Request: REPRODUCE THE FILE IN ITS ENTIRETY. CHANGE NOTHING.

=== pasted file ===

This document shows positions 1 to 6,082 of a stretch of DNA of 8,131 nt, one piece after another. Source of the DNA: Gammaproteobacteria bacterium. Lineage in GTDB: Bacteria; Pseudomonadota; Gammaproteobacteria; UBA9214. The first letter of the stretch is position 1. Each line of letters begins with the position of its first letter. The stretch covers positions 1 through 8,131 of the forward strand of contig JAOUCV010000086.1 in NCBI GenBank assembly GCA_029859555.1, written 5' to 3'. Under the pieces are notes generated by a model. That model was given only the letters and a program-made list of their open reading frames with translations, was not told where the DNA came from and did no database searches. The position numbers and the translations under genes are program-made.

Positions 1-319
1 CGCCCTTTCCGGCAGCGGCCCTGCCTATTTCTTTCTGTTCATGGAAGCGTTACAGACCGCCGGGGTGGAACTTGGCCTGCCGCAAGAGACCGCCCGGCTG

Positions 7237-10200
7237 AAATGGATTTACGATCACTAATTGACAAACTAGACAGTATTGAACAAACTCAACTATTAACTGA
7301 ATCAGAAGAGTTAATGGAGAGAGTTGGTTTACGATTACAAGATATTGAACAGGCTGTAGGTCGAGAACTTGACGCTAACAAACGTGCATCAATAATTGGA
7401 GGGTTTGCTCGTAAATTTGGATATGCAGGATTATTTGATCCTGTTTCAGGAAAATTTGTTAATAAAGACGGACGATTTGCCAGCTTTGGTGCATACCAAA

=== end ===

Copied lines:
This document shows positions 1 to 6,082 of a stretch of DNA of 8,131 nt, one piece after another. Source of the DNA: Gammaproteobacteria bacterium. Lineage in GTDB: Bacteria; Pseudomonadota; Gammaproteobacteria; UBA9214. The first letter of the stretch is position 1. Each line of letters begins with the position of its first letter. The stretch covers positions 1 through 8,131 of the forward strand of contig JAOUCV010000086.1 in NCBI GenBank assembly GCA_029859555.1, written 5' to 3'. Under the pieces are notes generated by a model. That model was given only the letters and a program-made list of their open reading frames with translations, was not told where the DNA came from and did no database searches. The position numbers and the translations under genes are program-made.

Positions 1-319
1 CGCCCTTTCCGGCAGCGGCCCTGCCTATTTCTTTCTGTTCATGGAAGCGTTACAGACCGCCGGGGTGGAACTTGGCCTGCCGCAAGAGACCGCCCGGCTG

Positions 7237-10200
7237 AAATGGATTTACGATCACTAATTGACAAACTAGACAGTATTGAACAAACTCAACTATTAACTGA
7301 ATCAGAAGAGTTAATGGAGAGAGTTGGTTTACGATTACAAGATATTGAACAGGCTGTAGGTCGAGAACTTGACGCTAACAAACGTGCATCAATAATTGGA
7401 GGGTTTGCTCGTAAATTTGGATATGCAGGATTATTTGATCCTGTTTCAGGAAAATTTGTTAATAAAGACGGACGATTTGCCAGCTTTGGTGCATACCAAA